Impact: As a result of their Innovation Fund work, SCFC has become a more proactive, cooperative funder, creating positive funder-grantee relationships and encouraging partnerships between community organizations in ways new to SCFC's board and staff. SCFC has been more deliberate in grantmaking to ensure investments reduce barriers and increase access to opportunities for better health. The foundation reports that due to the IF, board and staff now analyze existing and potential initiatives through an equity lens. The board also has become less risk-averse and is starting to view the foundation as a change maker that can leverage its position to increase collaboration and innovation with community partners. The foundation is now a proactive funder with a strategic direction and leadership focused on increasing equity and improving access to healthy food for low-income communities. St. Christopher's no longer accepts unsolicited proposals for programmatic efforts. Their grants committee has evolved into a program committee focused on assessing community needs and developing innovative strategies, rather than simply making grants.


Read detailed case study of this effort.

Whatcom Community Foundation, Bellingham, WA

Whatcom Community Foundation (WCF) is a public charitable organization that enriches the quality of life for residents of Whatcom County, Washington. WCF works with donors, volunteers, and numerous organizations to meet community needs, support collaboration and innovation for community benefit, and promote community investment.


Innovation: With Innovation Fund dollars, WCF has sought to connect sustainable agriculture and land use work with health, create and strengthen community engagement and multi-field collaboratives, and promote environmental and policy change.


Impact: WCF made its first foray into policy work as a result of the Innovation Fund, supporting collaborative efforts and playing a convening role in their community around changes to long-term land use planning and access to healthy food. According to the foundation, the Innovation Fund made it possible for WCF to become a proactive grantmaker which was "truly an evolutionary leap." WCF created a Healthy People/Healthy Places field of interest fund and has integrated the healthy people/healthy places language and philosophy in its decision making and partnerships with other community leaders and with new funding partners. Progress on policy change has not been as significant as hoped, due to the controversial nature of land use policy in the region, but WCF is continuing to participate and support efforts to move this work forward.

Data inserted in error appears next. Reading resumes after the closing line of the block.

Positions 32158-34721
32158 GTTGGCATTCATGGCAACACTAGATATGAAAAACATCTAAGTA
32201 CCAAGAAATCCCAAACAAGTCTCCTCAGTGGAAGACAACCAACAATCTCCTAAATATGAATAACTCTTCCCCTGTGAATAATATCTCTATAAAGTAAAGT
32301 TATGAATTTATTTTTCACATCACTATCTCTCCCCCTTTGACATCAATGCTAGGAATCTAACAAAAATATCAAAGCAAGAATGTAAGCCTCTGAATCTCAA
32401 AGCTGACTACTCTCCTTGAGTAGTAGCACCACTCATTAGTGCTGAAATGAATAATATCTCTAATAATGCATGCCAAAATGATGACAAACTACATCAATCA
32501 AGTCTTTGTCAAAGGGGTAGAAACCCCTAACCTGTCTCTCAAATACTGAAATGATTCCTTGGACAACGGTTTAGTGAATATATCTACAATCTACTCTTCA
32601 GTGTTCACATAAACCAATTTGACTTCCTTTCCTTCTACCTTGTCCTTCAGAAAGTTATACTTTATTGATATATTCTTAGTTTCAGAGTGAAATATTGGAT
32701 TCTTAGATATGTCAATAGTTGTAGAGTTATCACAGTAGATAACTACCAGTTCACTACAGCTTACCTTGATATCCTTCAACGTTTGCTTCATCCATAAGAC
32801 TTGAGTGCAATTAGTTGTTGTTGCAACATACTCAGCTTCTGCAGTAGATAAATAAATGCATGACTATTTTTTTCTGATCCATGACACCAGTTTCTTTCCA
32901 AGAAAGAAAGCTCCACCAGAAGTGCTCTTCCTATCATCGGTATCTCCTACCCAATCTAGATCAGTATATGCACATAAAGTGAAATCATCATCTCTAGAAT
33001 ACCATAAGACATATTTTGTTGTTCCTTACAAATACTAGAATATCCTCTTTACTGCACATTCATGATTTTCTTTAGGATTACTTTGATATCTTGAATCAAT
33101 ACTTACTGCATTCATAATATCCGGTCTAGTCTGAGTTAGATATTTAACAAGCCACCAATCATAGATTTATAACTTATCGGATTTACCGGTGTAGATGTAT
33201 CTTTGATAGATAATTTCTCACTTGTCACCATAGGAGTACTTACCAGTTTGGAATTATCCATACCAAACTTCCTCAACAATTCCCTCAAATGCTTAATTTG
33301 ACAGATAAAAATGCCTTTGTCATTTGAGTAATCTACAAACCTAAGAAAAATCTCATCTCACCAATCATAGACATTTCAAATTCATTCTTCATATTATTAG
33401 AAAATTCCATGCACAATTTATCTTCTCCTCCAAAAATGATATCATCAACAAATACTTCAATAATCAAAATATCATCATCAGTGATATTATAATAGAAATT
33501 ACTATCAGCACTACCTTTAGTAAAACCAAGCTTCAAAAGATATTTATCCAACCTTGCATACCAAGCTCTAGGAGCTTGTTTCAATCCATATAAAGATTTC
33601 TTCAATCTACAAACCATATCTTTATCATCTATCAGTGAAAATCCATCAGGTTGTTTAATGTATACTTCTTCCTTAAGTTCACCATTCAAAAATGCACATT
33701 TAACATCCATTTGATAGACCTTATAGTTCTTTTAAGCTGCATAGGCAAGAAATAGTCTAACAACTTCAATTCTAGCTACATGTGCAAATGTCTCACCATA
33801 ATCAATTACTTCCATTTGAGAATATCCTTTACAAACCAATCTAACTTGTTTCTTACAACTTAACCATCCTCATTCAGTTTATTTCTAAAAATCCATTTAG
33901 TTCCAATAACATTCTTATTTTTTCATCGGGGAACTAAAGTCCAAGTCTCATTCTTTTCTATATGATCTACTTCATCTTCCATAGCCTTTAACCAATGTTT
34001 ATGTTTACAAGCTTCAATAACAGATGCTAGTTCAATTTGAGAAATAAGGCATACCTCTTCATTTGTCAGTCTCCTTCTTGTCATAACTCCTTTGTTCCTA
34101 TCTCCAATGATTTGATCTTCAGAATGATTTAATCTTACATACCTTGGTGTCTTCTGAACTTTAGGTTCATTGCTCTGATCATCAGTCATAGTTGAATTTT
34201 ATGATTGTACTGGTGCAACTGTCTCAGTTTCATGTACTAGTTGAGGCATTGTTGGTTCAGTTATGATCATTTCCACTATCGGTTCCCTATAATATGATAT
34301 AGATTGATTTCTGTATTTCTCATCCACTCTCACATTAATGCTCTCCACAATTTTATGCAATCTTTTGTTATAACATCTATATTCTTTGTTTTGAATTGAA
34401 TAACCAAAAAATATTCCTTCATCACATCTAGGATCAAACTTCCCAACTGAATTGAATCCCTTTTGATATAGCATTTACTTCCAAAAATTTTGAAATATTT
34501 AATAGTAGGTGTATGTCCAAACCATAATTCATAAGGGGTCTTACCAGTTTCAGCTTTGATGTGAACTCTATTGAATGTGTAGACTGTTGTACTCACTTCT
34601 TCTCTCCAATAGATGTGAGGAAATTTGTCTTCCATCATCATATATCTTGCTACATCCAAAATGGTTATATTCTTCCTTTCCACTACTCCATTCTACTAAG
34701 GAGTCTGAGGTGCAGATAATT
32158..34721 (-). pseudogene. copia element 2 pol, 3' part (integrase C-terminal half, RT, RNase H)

Read detailed case study of this effort.

Zilber Family Foundation, Milwaukee, WI

The Zilber Family Foundation is a private foundation dedicated to enhancing the well-being of individuals, families, and communities with a primary emphasis on supporting community-based efforts to revitalize neighborhoods in the city of Milwaukee.


Innovation: The Innovation Fund at the Zilber Neighborhood Initiative supports efforts that demonstrate the benefits of aligning interests in the built environment, open space, food access, physical activity, and health and wellness that are identified as priorities by the people who live and work in two low-income neighborhoods, Lindsay Heights and Clarke Square. Zilber has funded projects that connect access to healthy foods and physical activity to one or more of the following: environmental transformation, policy reformation, and economic and workforce development.


Impact: Innovation Funds prompted Zilber to focus on environmental sustainability and equitable development in ways they otherwise would not have without these resources. Staff has developed expertise on the interrelationships among land use, equitable development, and health and wellness and have sought out and collaborated with other funders, such as the Brico Fund. Zilber is increasing their portfolio in food access and the built environment, asking different questions of partners and grantees, and sharing the Innovation Fund framework with other funders and community organizations. Their grantees have made significant policy and environmental changes for their neighborhoods, built non-traditional community partnerships, and the foundation is supporting a consultant to support all of their grantees in fundraising additional dollars for their work in a way that is collaborative instead of competitive.


Read detailed case study of this effort.